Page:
Stocks climbed on early indications President Donald Trump might announce an agreement Friday afternoon to reopen the government on a temporary basis. After dropping more than 100 points near session lows, stocks rebounded following White House Press Secretary Sarah Sanders announcing Trump will “make remarks regarding the shutdown” at 1:30 p.m. ET.
Additionally, speculation that the Federal Reserve may end it’s balance sheet unwind sooner than expected also added to the bullish tone, as that’s been a major concern of investors.
The Dow Jones Industrial Average climbed over 170 points, aiming for its fifth consecutive week of gains. The S&P 500 also rose nearly 1 percent, while the Nasdaq Composite moved higher as constituent Starbucks gained on strong earnings.
The Wall Street Journal reported that the Federal Reserve is closer than expected to ending its balance sheet unwind. The Fed’s decision is a key consideration for investors as they gauge the extent to which the central bank will tighten its monetary policy.
Treasury Secretary Steven Mnuchin also projected confidence about the status trade negotiations between the U.S. and China in comments to Reuters. Mnuchin said both sides were “making a lot of progress” in the talks.
Intel reported fourth quarter earnings which beat Wall Street expectations but missed on revenue. The company’s 2019 forecast showed revenue growth of just 1 percent, with Intel expecting to report first quarter earnings of 87 cents a share – 14 cents below Wall Street expectations. Intel continues to search for a new CEO, seven months after Brian Krzanich was forced out. The stock was down more than 7 percent in trading, but other chip stocks were holding steady.
Starbucks stock gained as the company reported strong sales and earnings growth for its first-quarter report. The coffee giant saw revenue climb 9 percent compared to the same period last year.
The government shutdown took on a new phase of seriousness Friday as the FAA halted some flights at New York’s LaGuardia airport on Friday because of a shortage of air traffic control workers. Traders are betting that increasing fallout from the shutdown may force Republicans and Democrats to at least come together for a short-term compromise.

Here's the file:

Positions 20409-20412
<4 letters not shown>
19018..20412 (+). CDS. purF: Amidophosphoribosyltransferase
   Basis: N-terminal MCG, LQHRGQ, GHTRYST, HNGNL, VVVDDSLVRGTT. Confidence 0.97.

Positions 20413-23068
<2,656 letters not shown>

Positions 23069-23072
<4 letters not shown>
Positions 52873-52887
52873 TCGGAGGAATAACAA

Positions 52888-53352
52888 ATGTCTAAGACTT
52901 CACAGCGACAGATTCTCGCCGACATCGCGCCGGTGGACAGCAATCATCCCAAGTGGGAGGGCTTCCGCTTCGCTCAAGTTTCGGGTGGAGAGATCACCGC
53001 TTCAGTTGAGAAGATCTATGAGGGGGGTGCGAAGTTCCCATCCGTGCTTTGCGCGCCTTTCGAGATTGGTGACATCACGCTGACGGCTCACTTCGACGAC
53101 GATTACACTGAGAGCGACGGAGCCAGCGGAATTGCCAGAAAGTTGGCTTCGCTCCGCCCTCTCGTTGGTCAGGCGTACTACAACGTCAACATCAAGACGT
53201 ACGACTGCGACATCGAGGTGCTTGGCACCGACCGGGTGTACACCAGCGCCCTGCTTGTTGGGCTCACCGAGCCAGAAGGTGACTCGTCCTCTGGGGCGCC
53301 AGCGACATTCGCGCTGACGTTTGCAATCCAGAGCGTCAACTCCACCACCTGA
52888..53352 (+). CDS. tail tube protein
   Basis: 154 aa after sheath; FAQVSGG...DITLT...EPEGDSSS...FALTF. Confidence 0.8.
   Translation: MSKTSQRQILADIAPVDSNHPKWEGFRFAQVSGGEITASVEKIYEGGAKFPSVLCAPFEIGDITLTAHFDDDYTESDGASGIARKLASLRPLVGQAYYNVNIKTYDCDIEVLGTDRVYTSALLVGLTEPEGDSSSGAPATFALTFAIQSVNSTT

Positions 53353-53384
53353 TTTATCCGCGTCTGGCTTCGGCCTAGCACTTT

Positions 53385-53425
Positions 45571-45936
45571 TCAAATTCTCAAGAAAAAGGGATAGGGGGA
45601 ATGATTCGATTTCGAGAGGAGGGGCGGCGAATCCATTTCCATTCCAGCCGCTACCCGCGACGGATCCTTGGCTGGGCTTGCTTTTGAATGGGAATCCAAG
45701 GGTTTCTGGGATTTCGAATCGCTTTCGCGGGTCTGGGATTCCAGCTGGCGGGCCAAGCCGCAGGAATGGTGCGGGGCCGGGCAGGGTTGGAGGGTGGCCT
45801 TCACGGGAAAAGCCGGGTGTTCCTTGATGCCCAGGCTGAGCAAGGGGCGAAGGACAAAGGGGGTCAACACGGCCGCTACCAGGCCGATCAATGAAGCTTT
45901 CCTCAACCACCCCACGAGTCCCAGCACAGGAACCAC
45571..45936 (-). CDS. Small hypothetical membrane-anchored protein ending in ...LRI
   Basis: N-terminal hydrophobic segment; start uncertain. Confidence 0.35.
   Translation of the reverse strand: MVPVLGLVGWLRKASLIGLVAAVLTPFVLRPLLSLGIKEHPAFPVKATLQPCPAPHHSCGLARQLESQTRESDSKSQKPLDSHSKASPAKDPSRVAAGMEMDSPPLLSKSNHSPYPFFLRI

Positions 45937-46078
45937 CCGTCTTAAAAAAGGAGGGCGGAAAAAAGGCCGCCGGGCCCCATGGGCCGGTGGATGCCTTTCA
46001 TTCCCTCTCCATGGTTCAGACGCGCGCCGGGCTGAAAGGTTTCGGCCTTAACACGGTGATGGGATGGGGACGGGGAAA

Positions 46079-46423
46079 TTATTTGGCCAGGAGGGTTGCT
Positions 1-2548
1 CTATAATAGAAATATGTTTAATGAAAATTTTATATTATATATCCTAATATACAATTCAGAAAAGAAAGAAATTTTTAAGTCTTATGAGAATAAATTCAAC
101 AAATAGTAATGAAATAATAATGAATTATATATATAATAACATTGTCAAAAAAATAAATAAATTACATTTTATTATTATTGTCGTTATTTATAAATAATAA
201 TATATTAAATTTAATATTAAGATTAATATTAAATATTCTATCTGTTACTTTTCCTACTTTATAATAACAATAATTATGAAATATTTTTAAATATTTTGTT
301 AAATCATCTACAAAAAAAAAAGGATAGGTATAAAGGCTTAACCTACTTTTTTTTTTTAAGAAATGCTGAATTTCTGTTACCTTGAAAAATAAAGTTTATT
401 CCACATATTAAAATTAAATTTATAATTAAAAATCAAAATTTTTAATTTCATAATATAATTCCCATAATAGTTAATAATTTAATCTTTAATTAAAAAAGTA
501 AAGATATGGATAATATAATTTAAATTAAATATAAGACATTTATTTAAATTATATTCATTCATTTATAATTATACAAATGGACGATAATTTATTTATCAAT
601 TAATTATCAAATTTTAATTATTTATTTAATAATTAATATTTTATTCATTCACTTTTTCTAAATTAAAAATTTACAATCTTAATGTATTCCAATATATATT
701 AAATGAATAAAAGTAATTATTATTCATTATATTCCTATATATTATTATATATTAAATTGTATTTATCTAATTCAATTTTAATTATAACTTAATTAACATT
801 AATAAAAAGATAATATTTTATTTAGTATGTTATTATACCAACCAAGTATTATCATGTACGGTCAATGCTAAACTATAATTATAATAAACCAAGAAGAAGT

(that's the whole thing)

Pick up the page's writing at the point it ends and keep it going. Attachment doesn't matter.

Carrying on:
The U.S. Senate, after rejecting two shutdown-ending bills, continues to search for a way to end a government closure entering its 35th day. The shutdown and threatening the economy, as hundreds of thousands of federal workers missed a second paycheck on Friday. However, following the two rejected bills, a bipartisan group of lawmakers said they were introducing an amendment in the Senate to temporarily reopen the roughly one-quarter of the federal government. Senator Ben Cardin, one of the Democratic co-sponsors, said he did not think it contained any wall funding.
Trump said on Thursday that if Republican Senate Majority Leader Mitch McConnell and Senate Democratic leader Chuck Schumer reached an agreement to end the shutdown, he would support it.
Investors are also continuing to monitor concerns surrounding a trade deal with China. Markets came under pressure Thursday after Commerce Secretary Wilbur Ross said that trade negotiations with China were far from complete. “We would like to make a deal but it has to be a deal that will work for both parties,” Ross told CNBC. “We’re miles and miles from getting a resolution.”
Mnuchin’s comments about progress in the trade talks came a few hours after Ross spoke. The Treasury secretary said he is looking forward to speaking with Chinese Vice Premier Liu He next week, when the representative visits the U.S.
— CNBC’s Alexandra Gibbs, Jacob Pramuk and Reuters contributed to this report.
The SPDR Dow Jones Industrial Average ETF (DIA) was trading at $247.23 per share on Friday afternoon, up $1.76 (+0.72%). Year-to-date, DIA has gained 0.77%, versus a 0.08% rise in the benchmark S&P 500 index during the same period.
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